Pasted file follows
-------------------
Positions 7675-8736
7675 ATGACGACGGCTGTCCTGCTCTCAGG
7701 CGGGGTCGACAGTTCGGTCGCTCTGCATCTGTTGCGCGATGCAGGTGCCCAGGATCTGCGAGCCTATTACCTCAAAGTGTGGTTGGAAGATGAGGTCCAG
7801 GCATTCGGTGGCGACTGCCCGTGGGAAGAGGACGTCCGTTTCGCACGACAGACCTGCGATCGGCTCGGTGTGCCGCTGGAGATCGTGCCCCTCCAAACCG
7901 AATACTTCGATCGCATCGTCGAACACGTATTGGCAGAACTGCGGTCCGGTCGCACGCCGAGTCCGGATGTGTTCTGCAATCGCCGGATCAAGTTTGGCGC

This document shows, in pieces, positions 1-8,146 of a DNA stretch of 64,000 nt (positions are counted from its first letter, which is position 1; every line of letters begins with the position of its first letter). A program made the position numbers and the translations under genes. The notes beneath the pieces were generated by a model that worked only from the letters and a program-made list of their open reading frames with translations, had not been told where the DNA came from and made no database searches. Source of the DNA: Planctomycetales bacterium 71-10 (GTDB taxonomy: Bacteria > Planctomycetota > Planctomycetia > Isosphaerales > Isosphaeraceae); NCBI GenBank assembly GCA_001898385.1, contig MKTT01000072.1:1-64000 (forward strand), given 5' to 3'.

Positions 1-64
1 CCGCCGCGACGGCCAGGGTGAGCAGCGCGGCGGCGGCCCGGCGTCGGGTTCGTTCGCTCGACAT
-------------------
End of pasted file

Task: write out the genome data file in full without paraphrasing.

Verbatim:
Positions 7675-8736
7675 ATGACGACGGCTGTCCTGCTCTCAGG
7701 CGGGGTCGACAGTTCGGTCGCTCTGCATCTGTTGCGCGATGCAGGTGCCCAGGATCTGCGAGCCTATTACCTCAAAGTGTGGTTGGAAGATGAGGTCCAG
7801 GCATTCGGTGGCGACTGCCCGTGGGAAGAGGACGTCCGTTTCGCACGACAGACCTGCGATCGGCTCGGTGTGCCGCTGGAGATCGTGCCCCTCCAAACCG
7901 AATACTTCGATCGCATCGTCGAACACGTATTGGCAGAACTGCGGTCCGGTCGCACGCCGAGTCCGGATGTGTTCTGCAATCGCCGGATCAAGTTTGGCGC

This document shows, in pieces, positions 1-8,146 of a DNA stretch of 64,000 nt (positions are counted from its first letter, which is position 1; every line of letters begins with the position of its first letter). A program made the position numbers and the translations under genes. The notes beneath the pieces were generated by a model that worked only from the letters and a program-made list of their open reading frames with translations, had not been told where the DNA came from and made no database searches. Source of the DNA: Planctomycetales bacterium 71-10 (GTDB taxonomy: Bacteria > Planctomycetota > Planctomycetia > Isosphaerales > Isosphaeraceae); NCBI GenBank assembly GCA_001898385.1, contig MKTT01000072.1:1-64000 (forward strand), given 5' to 3'.

Positions 1-64
1 CCGCCGCGACGGCCAGGGTGAGCAGCGCGGCGGCGGCCCGGCGTCGGGTTCGTTCGCTCGACAT